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Challenges for Practicing Surgeons

Challenges for Practicing Surgeons

Numbers vary between studies, but in general, a surgeon used to need to perform at least 25 cases to perform at a basic level of safety. Now, the number
is around 75-80 to achieve optimal proficiency.

Throughout a surgeon’s career, many new techniques and procedures will be introduced. Traditional training scenarios involve the surgeon traveling to a one-to-two day training workshop with the medical device company. This offsite training is time consuming and lacks opportunities for the surgeon to continue to practice. After training, it could be four to six months between the time the procedure is learned and the time the doctor gets to use the procedure on a patient.

The ability to continue to practice a new procedure is crucial. Increasingly complex technology means an increasing number of cases need to be practiced. Numbers vary between studies, but in general, a surgeon used to need to perform at least 25 cases to perform at a basic level of safety. Now, the number is around 75-80 to achieve optimal proficiency. New technology adds complexities for the entire surgical team as well. Surgical teams have limited team training opportunities so every member can understand the steps in a procedure.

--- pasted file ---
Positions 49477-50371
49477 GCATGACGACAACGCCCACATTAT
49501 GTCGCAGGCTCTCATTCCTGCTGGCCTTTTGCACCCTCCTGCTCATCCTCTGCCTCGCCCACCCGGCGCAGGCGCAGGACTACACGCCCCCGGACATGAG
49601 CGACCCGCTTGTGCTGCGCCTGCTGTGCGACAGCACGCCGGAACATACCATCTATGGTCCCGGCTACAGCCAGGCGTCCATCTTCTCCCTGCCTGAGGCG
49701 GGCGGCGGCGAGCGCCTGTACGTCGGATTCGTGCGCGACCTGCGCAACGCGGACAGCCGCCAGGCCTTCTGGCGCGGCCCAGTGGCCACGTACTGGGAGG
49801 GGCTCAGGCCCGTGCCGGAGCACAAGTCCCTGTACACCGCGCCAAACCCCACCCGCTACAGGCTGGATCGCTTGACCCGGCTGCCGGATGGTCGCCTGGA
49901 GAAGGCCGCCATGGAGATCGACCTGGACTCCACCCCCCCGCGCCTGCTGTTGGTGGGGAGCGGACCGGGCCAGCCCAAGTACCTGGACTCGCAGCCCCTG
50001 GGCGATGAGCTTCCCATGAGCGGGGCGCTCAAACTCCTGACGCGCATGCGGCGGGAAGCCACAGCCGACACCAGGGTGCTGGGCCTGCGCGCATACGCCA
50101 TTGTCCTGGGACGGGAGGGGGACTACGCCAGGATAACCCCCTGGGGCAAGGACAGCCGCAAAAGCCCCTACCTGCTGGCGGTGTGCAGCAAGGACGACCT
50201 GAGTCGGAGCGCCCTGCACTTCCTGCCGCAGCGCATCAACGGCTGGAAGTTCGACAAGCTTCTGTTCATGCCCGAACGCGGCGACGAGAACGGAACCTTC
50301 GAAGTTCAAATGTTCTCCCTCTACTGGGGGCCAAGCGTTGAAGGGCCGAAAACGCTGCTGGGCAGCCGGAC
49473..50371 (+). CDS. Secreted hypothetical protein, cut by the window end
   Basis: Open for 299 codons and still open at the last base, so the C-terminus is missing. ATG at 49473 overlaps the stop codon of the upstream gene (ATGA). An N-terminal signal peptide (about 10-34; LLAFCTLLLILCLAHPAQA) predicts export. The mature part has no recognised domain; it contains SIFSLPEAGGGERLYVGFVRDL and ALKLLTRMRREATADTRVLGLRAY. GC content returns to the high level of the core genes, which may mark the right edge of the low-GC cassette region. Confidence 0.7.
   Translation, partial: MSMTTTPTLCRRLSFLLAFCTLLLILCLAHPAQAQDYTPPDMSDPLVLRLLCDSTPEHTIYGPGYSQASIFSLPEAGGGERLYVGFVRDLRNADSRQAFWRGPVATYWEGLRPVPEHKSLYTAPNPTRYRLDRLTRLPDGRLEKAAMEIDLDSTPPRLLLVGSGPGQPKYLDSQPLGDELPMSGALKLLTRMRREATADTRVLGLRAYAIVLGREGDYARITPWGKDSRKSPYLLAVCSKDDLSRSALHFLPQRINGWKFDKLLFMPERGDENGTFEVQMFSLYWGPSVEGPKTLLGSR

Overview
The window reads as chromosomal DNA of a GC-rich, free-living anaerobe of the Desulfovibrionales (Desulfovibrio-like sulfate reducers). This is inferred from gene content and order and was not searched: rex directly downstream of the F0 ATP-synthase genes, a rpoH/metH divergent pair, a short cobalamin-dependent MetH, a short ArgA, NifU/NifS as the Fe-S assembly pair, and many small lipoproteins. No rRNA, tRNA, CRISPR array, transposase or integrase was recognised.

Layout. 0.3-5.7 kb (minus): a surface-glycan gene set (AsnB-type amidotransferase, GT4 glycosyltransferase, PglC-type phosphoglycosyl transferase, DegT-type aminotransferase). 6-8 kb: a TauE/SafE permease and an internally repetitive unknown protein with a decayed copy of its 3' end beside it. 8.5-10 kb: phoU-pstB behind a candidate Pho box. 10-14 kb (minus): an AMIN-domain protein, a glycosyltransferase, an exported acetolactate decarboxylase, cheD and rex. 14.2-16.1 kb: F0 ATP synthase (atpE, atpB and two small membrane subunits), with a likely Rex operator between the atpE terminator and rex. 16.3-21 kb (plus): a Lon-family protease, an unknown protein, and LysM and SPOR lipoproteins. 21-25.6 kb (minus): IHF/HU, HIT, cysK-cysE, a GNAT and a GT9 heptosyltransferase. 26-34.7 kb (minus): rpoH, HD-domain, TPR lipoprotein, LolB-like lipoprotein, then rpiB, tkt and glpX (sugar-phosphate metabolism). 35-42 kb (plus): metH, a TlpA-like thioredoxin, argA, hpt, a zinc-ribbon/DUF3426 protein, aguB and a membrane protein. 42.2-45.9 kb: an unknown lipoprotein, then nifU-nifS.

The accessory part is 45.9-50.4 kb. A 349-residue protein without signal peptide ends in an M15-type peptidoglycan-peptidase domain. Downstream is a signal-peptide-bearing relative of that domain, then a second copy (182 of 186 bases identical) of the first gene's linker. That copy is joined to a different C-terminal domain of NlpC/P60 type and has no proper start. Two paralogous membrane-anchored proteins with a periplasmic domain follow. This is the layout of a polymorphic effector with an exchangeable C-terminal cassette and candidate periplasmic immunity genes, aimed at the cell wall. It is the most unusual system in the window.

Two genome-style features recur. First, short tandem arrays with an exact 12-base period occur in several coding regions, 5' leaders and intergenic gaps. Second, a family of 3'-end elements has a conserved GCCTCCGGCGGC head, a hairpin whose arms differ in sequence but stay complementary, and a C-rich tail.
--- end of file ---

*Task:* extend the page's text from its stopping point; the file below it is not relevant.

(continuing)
One study shows training challenges extend well beyond residency and fellowship. This paper describes the learning curve for what would be considered a modern, more complex procedure called anterior total hip arthroplasty. It requires 50-100 patients to be operated on to be able to perform the surgery safely. When a surgeon is newer to the procedure, revision rates (meaning a second surgery is required) are 300 percent higher than normal. This shows how complex this surgery is to learn to do well for even fully trained surgeons. This phenomenon applies to most new modern medical technologies, including robotics, interventional technologies, patient specific implants, and navigation systems.

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